By Richard Kozul-Wright, Director of UNCTAD's Division on Globalization and Development Strategies
© narongpon chaibot/Shutterstock | Ratchathani Province, Thailand.
After another year of deteriorating economic conditions and mounting risks, the exigency of a coordinated global response to climate change has only increased.
Billed as an Implementation COP, the climate negotiations in Sharm El-Sheikh promised to secure progress for the needs and ambitions of developing countries. Amidst a flurry of negotiated outcomes, new research and bilateral and plurilateral side agreements, it can be difficult to make sense of the progress achieved at COP27.
What were the key announcements for developing countries, both inside and outside the negotiations, and what opportunities exist for further progress in the year ahead?
Loss and damage finance facility
The biggest headline from COP27 was the highly anticipated agreement to set up a Loss and Damage Finance Facility (LDFF) in time to launch at COP28.
Developing countries have been pushing for financial support in the wake of catastrophic climate impacts for decades, in recognition of the disproportionate impacts they face for a crisis they did little to create.
With the breakthrough at COP27, negotiators appear to have overcome this impasse, but not without a number of issues requiring clarification in the year ahead. Of particular concern to all parties is how it will be financed and who will be able to access resources.
The COP27 cover decision, known as the Sharm el-Sheikh Implementation Plan, highlights that a global transformation to a low-carbon economy is expected to require investments of at least $4 trillion to $6 trillion a year.
The $100 billion climate finance goal is a tiny fraction of this total yet continues not to be met. Around $83.3 billion was mobilized by developed countries in 2020, but a recent Oxfam report assesses climate-specific net assistance to be closer to a third of this figure.
In this context, the first High-Level Ministerial on a New Collective Quantified Goal (NCQG) for climate finance took place at COP27, where many countries raised the need for a more systemic transformation of the international financial architecture if future targets have any chance to be met.
This position was echoed on the margins of COP27. For example, the Bridgetown Initiative spearheaded by the Prime Minister of Barbados, Mia Mottley, garnered support with a global summit expected to be held in June 2023. The Initiative proposes reforms to unlock financing specifically tailored to the needs of mitigation, adaptation and loss and damage.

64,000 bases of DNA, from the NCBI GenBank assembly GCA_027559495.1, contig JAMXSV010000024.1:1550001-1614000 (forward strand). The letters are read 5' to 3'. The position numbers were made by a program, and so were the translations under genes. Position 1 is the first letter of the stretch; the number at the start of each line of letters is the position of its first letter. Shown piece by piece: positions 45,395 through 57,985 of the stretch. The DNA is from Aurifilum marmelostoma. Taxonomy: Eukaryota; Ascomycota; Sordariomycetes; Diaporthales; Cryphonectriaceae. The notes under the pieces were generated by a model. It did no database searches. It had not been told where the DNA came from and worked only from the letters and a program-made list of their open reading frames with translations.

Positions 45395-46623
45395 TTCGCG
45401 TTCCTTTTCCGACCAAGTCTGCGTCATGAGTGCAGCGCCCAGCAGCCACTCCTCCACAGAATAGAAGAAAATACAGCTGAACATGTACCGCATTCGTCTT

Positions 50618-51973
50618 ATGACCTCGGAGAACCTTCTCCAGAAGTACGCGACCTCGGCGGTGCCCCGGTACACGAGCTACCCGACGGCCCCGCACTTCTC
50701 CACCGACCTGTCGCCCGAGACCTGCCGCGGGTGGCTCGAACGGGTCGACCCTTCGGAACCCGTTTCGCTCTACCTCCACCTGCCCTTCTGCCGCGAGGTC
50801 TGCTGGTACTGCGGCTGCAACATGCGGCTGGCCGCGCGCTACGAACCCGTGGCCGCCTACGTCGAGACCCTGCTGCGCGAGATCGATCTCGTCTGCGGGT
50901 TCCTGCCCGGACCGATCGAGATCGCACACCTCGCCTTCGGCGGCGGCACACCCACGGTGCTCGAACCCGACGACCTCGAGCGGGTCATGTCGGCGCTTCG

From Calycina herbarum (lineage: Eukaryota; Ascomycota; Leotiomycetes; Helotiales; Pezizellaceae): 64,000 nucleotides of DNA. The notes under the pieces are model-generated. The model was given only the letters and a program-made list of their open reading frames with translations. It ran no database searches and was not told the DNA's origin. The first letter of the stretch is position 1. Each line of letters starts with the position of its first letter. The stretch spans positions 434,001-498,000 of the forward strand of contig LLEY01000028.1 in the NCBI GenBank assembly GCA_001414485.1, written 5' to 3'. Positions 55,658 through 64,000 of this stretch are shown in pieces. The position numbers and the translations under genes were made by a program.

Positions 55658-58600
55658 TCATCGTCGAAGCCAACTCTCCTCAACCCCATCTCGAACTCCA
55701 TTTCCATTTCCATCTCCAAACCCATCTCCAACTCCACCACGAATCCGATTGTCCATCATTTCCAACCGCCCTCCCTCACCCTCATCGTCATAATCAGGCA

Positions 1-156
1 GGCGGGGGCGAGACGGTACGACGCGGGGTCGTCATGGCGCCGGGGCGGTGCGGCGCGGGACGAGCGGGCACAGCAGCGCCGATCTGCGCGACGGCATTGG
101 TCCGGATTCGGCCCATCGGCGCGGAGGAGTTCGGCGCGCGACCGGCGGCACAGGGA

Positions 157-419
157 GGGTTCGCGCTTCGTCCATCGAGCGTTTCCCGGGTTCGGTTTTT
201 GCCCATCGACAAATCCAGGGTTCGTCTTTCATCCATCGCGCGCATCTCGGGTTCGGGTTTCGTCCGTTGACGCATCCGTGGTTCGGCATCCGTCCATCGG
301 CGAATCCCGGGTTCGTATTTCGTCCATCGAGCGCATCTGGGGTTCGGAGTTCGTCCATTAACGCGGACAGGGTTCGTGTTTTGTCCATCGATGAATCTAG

The COP Presidency also announced the Sustainable Debt Coalition Initiative on Finance Day to raise awareness of the links between debt and climate pressures. This was the first COP where sovereign debt was substantially raised as a topic, eventually mentioned four times in the final cover text.
Lastly, the role of Multilateral Development Banks was emphasized both in and out of negotiations, noting the urgency to reform multilateral development bank practices and priorities, including aligning and scaling up funding.
COP27 was the halfway mark for the process to agree a new framework for the Global Goal on Adaptation, yet little progress was made in negotiations with substantive discussion of proposals pushed to 2023.
Furthermore, while the previous COP heralded a new commitment to double adaptation finance (current levels are estimated at $9 billion to $11.5 billion according to Oxfam, and need is as much as $70 billion per year according to UNEP), only around $240 million was newly committed to the Adaptation Fund at this COP.
Parties thus advised the UNFCCC’s Standing Committee on Finance to undertake a report on progress towards the adaptation goal for COP28.
After another year of heated debate in the final hours of negotiations, much of the final text on mitigation was rolled over from COP26. This means the commitment to keeping warming below 1.5C was retained, but new language around ‘low emissions energy’ raised fears of loopholes for gas expansion, despite the IEA’s warnings of the incompatibility of further buildout with 1.5C.
With ongoing geopolitical tensions, there has been renewed interest in expanding African gas exports in particular, while civil society voices raised concerns over whether such strategies deliver either climate or development goals or instead just lock in future stranded assets. Central to ongoing tension reflected in negotiations is the question of equity: when more than 900 million people lack access to electricity, the key question for many developing countries is how to expand energy access, not reduce emissions.
Without adequate financing, technology sharing, or capacity building for renewable pathways, it’s difficult to envision this tension dissipating. The newly created work programme on “just transition” will be a key arena to resolve these challenges.
Amidst these complex debates, one of the bigger headlines from COP27 was the more than 600 fossil fuel lobbyists in attendance – a record-breaking year for the industry’s presence in climate talks, where at least 15 new fossil fuel deals were agreed.
Whether responding to catastrophic climate impacts, forging low-emissions development pathways, or adapting to a climate-changed world, climate negotiations are pivotal to advancing more resilient development ambitions.
COP27 was a positive step forward for establishing an LDFF and building stronger links to global economic governance.
With COP28 focused on the Global Stocktake, implementation of wider commitments will be put under the microscope, with expected outcomes to include the conclusion of a framework for the Global Goal on Adaptation, establishment of the LDFF, and increased focus on a more ambitious financing goal.